The Chesterfield – an iconic design

The iconic Chesterfield

29th April 2016

We love design classics because they last forever and go with (pretty much) anything! When it comes to sofas it’s hard to beat the handsome lines of a Chesterfield. It’s a great statement piece – elegant, classy and surprisingly flexible.

Anecdotal evidence suggests the sofa was invented by the Earl of Chesterfield in the eighteenth century. As a side note Earls have also brought us sandwiches (Earl of Sandwich) and tea (Earl Grey), so if you’re taking tea on a Chesterfield you’ve achieved the hat-trick! But back to the Chesterfield – when it was first commissioned it had buttoned leather and the distinctive rolled arms and back. The quality and craftsmanship spoke volumes about the owners and it became the go-to fashion piece for drawing rooms and gentlemen’s clubs across Britain.

The Earl of Chesterfield was known for his impeccable manners, sense of style and his wit, so for a modern take, who better than Laurence Llewelyn Bowen to recognise the design’s brilliance, ‘Chesterfield sofas are the ultimate statement of comfortable, dignified British decorating, but in the right hands they can also be sheer rock and roll.’

Flexible, iconic, Chesterfields certainly make an impact, so here’s some tips on how to make the most of them.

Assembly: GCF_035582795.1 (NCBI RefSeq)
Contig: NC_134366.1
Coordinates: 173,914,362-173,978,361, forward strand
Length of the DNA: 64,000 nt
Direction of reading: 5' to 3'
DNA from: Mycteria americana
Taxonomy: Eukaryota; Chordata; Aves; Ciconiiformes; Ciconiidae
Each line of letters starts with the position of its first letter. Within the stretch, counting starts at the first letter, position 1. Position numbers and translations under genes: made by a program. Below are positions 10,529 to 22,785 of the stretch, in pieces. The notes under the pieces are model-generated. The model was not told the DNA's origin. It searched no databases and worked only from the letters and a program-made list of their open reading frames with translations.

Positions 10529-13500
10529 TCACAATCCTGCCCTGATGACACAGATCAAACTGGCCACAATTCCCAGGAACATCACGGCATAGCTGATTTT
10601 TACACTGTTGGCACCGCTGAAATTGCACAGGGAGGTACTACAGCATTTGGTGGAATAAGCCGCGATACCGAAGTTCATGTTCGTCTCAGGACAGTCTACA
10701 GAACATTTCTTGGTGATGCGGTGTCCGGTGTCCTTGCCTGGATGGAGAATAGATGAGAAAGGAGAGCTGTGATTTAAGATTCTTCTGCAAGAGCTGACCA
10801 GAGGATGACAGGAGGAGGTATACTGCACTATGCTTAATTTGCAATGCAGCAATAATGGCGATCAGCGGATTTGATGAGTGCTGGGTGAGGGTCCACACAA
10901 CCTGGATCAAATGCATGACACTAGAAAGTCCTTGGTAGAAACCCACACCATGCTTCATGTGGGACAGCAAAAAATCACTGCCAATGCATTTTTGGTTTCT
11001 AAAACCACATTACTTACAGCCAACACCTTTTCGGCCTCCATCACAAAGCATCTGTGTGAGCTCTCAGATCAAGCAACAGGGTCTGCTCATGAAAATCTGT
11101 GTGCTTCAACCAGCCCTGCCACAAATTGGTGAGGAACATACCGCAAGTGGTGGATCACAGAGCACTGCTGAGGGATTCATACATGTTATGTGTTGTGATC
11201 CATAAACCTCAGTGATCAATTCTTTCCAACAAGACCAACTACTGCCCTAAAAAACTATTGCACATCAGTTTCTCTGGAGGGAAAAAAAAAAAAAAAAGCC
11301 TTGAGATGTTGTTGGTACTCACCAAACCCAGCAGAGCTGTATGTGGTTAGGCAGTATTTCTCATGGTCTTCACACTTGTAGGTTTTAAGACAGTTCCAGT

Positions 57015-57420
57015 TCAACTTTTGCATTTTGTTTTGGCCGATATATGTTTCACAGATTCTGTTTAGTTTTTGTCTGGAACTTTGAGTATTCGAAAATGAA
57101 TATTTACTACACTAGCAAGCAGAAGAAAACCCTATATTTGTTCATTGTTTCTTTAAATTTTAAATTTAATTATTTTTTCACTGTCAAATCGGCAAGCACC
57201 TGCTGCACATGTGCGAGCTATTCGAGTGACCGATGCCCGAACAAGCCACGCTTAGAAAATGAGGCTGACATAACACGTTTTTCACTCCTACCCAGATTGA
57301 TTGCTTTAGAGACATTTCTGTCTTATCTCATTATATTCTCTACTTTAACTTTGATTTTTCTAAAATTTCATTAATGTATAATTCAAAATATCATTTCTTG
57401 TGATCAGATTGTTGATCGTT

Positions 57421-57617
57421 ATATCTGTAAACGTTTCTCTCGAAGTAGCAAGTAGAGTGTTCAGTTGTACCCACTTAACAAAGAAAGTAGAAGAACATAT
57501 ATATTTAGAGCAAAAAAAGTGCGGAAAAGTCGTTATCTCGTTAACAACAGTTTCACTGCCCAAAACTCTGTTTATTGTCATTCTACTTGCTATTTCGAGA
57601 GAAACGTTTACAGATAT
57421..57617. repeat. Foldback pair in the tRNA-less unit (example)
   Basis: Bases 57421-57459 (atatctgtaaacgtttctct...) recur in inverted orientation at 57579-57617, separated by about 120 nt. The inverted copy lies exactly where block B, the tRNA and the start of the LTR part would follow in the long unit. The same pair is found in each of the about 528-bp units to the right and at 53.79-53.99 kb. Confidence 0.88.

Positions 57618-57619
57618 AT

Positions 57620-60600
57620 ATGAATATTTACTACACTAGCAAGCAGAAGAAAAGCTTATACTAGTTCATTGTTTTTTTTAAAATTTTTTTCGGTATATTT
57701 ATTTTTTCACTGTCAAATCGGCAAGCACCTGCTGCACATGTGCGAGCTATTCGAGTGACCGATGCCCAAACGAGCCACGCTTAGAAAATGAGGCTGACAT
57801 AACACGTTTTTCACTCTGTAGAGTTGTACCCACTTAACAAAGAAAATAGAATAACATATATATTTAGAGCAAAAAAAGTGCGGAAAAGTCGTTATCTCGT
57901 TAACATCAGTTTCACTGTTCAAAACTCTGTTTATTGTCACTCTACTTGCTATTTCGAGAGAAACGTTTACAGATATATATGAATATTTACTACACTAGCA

Look at me!

If your living room is a party, a Chesterfield can tend to hold court and monopolise the conversation. That’s fine for a little while, but really, we need some variety, people! Bringing in some strong contrasting personalities such as modern pieces and adding bold colours in art and rugs can help spread the impact around and create a more balanced room – and more varied conversations!

 

 

Rock it

Velvet was very popular for upholstering Chesterfields – usually with dark colours such as ruby red and deep blue. These are great shades for a study, but if you’re after a bit more excitement, perhaps consider a brighter, bolder approach. Orange or bright red velvet will add some Hollywood pizzaz, while neutral colours such as off-white and linen will provide a more sophisticated feminine look.

bailey_3a_baileyvelvet_royalblue_view1

Bailey 3 seater sofa in royal blue


Location, location, location

These sofas have a real presence, and used in the right way they can make a room really special. The sofa’s low back doesn’t create a visual barrier which is very handy. Even better, it looks brilliant from behind, so it can be placed in the middle of the room. In fact ‘floating’ a Chesterfield in the middle of a space is a great idea – particularly when you pair it with another to create a separate intimate area. Now you know why they’re so popular in hotel lobbies!


We're taking Great British design to the Olympics!

We’re proud to have designed and supplied a special Chesterfield sofa range for the British Olympic Team to enjoy during their time at British House in Rio this summer. "In support of Britain's finest athletes, we set out to create a modern classic that represents the very best of Britain's proud history of furniture design and craftsmanship" explains Philip Watkins, Design director at DFS. Called Britannia, it’s a unique design with 233 gold hand-made buttons to represent each of the gold medals won by Team GB in summer Olympics to date. Hopefully there will be plenty more to add to the next version!  Britannia is a limited edition range that’s available to order between now and August.